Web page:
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THERAPIES FOR PSYCHOLOGICAL DISORDERS- PART 2

THERAPIES FOR PSYCHOLOGICAL DISORDERS - PART 2
by

Linda Olson

on 26 November 2016

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Transcript of THERAPIES FOR PSYCHOLOGICAL DISORDERS- PART 2

THERAPIES FOR PSYCHOLOGICAL DISORDERS- PART 2
THE IDEAL THERAPIST - WHAT WOULD THAT LOOK LIKE?
"NO, NO'S" FOR THERAPISTS:
TELEPHONE & INTERNET THERAPISTS
CONS: Distance Therapy is limited by a
lack of interpersonal, nonverbal cues
(facial expression, body language).
Distance therapists may or may not
be trained professionals.
PROS: Persons in rural areas have access.
Clients can remain more easily anonymous.
May be less expensive.
Bring Your Best Game
SEEKING PROFESSIONAL HELP
Red Flags for Needing to Seek Professional Help:
Level of psychological discomfort (unhappiness, anxiety, or depression...) is comparable to a level of physical discomfort that would cause you to see a doctor or a dentist.
Significant Changes in Behavior - quality of work, absenteeism, use of drugs, relationship with others....
Friends or Relatives are recognizing a problem and suggesting that you seek help.
Persistent of Disturbing Suicidal Thoughts or Impulses, SEEK HELP IMMEDIATELY!
RESOURCES FOR LOCATING A THERAPIST:

Family Physician
College & University Counseling Services
Employee Assistance Programs at Workplace
Community or County Mental Health Centers
Mental Health Associations
Yellow Pages (Psychologists or Counseling Services
Crises Hotlines
Master Therapists:
1. They are mentally healthy and mature.
2. They are emotionally open and nurture their own emotional well being.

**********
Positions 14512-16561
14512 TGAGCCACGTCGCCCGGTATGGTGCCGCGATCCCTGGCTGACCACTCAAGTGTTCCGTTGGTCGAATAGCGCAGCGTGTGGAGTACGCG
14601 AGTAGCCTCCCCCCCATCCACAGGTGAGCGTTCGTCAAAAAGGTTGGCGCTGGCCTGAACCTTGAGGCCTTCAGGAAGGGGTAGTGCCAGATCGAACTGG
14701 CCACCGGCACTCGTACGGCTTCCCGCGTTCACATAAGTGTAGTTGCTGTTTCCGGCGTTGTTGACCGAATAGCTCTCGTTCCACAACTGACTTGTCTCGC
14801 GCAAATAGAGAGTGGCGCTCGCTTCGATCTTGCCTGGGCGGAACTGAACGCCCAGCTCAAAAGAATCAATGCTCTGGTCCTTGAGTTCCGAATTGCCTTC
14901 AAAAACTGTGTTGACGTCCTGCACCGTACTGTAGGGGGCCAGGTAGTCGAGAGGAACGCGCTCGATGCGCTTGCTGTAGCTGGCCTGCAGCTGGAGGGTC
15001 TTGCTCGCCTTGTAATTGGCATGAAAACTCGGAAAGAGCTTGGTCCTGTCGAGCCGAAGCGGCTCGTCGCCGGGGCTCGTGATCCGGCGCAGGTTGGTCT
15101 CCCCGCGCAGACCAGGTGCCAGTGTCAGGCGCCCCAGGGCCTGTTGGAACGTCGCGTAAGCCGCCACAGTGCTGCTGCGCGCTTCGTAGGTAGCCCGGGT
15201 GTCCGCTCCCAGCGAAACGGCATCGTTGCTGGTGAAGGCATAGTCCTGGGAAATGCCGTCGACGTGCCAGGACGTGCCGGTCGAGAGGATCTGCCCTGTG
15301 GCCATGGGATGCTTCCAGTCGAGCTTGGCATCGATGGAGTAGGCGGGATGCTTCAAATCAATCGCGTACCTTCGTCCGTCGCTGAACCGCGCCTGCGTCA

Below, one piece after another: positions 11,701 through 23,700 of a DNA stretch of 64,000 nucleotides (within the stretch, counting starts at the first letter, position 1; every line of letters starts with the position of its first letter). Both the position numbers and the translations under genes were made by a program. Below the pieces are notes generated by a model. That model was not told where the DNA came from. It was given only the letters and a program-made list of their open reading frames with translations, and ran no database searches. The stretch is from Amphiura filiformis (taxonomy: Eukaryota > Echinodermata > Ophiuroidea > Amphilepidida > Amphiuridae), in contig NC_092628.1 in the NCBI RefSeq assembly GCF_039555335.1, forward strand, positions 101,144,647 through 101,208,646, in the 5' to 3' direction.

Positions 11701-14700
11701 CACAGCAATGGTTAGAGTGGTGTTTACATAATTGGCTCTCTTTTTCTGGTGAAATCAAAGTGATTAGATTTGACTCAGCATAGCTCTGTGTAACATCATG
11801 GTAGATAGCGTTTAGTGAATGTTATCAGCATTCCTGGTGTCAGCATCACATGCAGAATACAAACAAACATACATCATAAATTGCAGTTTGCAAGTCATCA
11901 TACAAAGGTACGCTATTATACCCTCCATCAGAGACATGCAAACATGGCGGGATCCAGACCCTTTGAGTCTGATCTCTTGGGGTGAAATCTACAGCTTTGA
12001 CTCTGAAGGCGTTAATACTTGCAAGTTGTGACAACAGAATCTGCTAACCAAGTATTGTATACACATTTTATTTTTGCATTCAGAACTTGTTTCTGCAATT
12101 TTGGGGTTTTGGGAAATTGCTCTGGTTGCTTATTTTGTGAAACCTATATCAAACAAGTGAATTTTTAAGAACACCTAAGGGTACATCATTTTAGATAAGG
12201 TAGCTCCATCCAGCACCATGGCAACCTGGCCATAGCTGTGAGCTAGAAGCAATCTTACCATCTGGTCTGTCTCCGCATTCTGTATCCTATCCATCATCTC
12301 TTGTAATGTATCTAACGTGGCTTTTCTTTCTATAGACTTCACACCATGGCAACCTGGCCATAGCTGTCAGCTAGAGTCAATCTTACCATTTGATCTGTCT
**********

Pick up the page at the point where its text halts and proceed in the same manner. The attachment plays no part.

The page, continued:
3. They have the ability to cultivate a
working alliance.
4. They have strong social skills and
expertly draw on on their social
skills in therapy.

SOME "NO, NO'S" FOR THERAPISTS:
1. Do not make sexual advances.
2. Do not make verbal threats or be physically aggressive.
3. Do not be excessively blaming, belittling,
hostile, or controlling
4. Do not talk about your own problems.
5. Do not demand absolute trust or tell client not to discuss therapy with anyone else.
The ethical principle of confidentiality
requires that information shared
by the client with the therapist in the course of treatment is not shared with others.
This is important for the therapeutic alliance, as it promotes an environment of trust.
There are important exceptions to confidentiality, namely where it conflicts with the clinician's
duty to warn or duty to protect. (Tarasoff)
This includes instances of suicidal behavior
or homicidal plans, child abuse,
elder abuse....
Confidentiality
Sun-Rise Program
Autism and Robotics Vanderbilt University
SOCIOCULTURAL APPROACHES IN TREATMENT
GROUP THERAPY
FAMILY & COUPLES THERAPY
SELF-HELP
SUPPORT GROUPS
COMMUNITY MENTAL HEALTH CENTERS
CULTURE & TREATMENT
Psychotherapies traditional focus on the individual may be successful in individualistic Western cultures. However, individual-centered psychotherapies may not work as well in collectivistic cultures ( Working with others and cooperating is the norm; everyone supports each other as a community, family or nation more than as an individual. )

Therapy is often more effective when there is an ethnic match between the therapist and the client, although culturally sensitive therapist can be provided by a therapist with a different background than the client’s.
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